Colds, flu and Infections– Vitamin C contributes to the normal function of the immune system. Several studies agree that taking vitamin C at the onset of a cold can lessen the symptoms and duration of the cold. Recommended 1000-2000mg daily at the first signs of a cold. It appears to work by elevating levels of interferon, while also raising the activity of key immune cells. Interferons are key proteins that respond to bacteria and viruses and trigger the immune response. One study on individuals engaged in heavy exercise showed a reduction in cold risk of around 50% when supplementing with around 1000mg of vitamin C daily.

Post-exercise soreness- Vitamin C contributes to the protection of cells from oxidative stress- an action that is commonly referred to as being an ‘Antioxidant’ – substances that help protect the body from the harmful effects of free radicals. It is thought to be the action of excess free radicals that is partly responsible for the muscle pain and soreness associated with intense exercise. One study showed a reduction in pain and soreness following exercise when supplementing with 400mg vitamin C daily, for at least a couple of days before and after the training.

Safety and side effects

Vitamin C is extremely safe, it has low toxicity and is not believed to cause serious adverse effects however in large doses it may cause gastrointestinal complaints such as diarrhoea, abdominal distension or gas. The Tolerable Upper Intake Levels for Vitamin C is 2,000mg for both males and females.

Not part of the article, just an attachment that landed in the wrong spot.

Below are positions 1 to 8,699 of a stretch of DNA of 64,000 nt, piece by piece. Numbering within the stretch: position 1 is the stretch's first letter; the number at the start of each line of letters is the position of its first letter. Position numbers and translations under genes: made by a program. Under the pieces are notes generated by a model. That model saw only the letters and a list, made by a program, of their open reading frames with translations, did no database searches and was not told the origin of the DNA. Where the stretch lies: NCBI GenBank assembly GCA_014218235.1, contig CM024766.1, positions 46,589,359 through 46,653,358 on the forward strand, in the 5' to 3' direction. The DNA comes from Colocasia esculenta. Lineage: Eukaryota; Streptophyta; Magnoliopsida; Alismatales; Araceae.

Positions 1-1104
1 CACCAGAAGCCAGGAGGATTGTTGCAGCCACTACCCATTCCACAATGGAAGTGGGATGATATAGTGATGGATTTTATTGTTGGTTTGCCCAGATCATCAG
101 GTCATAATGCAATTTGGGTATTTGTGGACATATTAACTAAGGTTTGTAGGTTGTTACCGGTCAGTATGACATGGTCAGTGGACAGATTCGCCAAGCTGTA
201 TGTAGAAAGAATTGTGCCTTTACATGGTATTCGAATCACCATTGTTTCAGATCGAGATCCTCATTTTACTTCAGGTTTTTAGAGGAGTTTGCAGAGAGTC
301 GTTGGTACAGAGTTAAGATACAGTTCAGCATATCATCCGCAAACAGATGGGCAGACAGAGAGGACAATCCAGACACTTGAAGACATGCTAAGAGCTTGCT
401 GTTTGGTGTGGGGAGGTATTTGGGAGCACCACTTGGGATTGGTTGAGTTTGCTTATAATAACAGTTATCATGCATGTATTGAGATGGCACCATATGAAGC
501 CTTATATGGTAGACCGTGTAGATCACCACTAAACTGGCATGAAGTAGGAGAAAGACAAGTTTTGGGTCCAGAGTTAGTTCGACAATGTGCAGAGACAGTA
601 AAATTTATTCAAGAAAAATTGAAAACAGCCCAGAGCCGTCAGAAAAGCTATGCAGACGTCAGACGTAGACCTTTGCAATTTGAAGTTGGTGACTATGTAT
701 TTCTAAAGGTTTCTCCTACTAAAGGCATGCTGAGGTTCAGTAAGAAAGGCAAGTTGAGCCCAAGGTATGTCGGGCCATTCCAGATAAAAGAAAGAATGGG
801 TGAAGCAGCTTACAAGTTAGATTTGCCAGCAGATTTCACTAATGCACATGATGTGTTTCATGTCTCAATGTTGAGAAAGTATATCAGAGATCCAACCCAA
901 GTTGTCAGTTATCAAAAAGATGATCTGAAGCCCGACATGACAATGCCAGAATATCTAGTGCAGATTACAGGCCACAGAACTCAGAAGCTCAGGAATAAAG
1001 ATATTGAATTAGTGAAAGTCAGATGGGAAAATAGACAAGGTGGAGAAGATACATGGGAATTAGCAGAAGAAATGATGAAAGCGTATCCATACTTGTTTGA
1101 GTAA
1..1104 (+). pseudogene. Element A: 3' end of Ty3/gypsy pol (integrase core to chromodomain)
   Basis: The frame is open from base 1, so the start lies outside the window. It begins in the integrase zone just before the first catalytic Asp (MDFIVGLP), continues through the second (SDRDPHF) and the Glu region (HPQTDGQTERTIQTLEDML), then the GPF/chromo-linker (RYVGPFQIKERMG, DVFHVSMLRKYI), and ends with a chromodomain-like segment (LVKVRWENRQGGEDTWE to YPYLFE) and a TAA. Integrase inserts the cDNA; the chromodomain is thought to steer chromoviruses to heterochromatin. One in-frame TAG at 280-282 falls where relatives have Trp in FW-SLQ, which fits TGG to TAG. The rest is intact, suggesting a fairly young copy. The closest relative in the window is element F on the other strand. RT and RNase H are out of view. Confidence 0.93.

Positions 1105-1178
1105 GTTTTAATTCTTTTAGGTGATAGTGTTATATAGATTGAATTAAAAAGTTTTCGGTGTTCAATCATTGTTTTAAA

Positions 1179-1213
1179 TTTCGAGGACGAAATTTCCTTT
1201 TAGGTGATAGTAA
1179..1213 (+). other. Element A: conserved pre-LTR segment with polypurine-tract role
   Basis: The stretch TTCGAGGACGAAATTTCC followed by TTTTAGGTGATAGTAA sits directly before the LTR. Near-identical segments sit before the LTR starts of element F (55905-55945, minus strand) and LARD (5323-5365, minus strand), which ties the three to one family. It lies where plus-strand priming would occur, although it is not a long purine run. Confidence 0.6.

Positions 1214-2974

1. Murray, M 1996 Encyclopaedia of Nutritional Supplements; Prima Publishing: New York
  2. Balch, 2010 Prescription for Nutritional Healing; Penguin Group, London
  3. Taylor TV, et al. (1974). Ascorbic acid supplementation in the treatment of pressure-sores. Lancet. 2: 544-546.
  4. Goode HF, Burns E, and Walker E, Vitamin Depletion and pressure sores in elderly patients with a femoral neck fracture. BMJ 305, 925-927, 1992
  5. McDermoth JH. Antioxidant nutrients: current dietary recommendations and research update. J Am Pharm Assoc 2000;40:785–799.
  6. Soutar A, Seaton A, Brown K. Bronchial reactivity and dietary antioxidants. Thorax 1997;52:166–170.
  7. Hatch GE. Asthma, inhaled oxidants, and dietary antioxidants. Am J Clin Nutr 1995;61:625S–630S.
  8. Kelly FJ, Mudway I, Blomberg A, Frew A, Sandstrom T. Altered lung antioxidant in patients with mild asthma. Lancet 1999;354:482–483
  9. Gilliland FD, Berhane KT, Li YF, Gauderman WJ, McConnell R, Peters J. Children’s lung function and antioxidant vitamin, fruit, juice, and vegetable intake. Am J Epidemiol 2003;158:576–584
  10. Romieu I, Sienra-Monge JJ, Ramirez-Aguilar M, Tellez-Roio MM, Moreno-Macias H, Reyes-Ruiz NI, del Rio-Navarro BE, Ruiz-Navarro MX, Hatch G, Slade R, Hernandez-Avila M. Antioxidant supplementation and lung function among children with asthma exposed to high levels of air pollutants. Am J Respir Crit Care Med 2002;166:703–709
  11. Moser M, Ock K. Chun, 2016: Vitamin C and Heart Health: A Review Based on Findings from Epidemiologic Studies; Int J Mol Sci. 2016 Aug; 17(8): 1328. Published online 2016 Aug 12. doi: 10.3390/ijms17081328 PMCID: PMC500072
  12. Simon JA, Hudes ES, Browner WS: Serum ascorbic acid and cardiovascular disease prevalence in U.S. adults; Epidemiology. 1998 May;9(3):316-21. PMID: 958342

Also, check our “MSM” guide here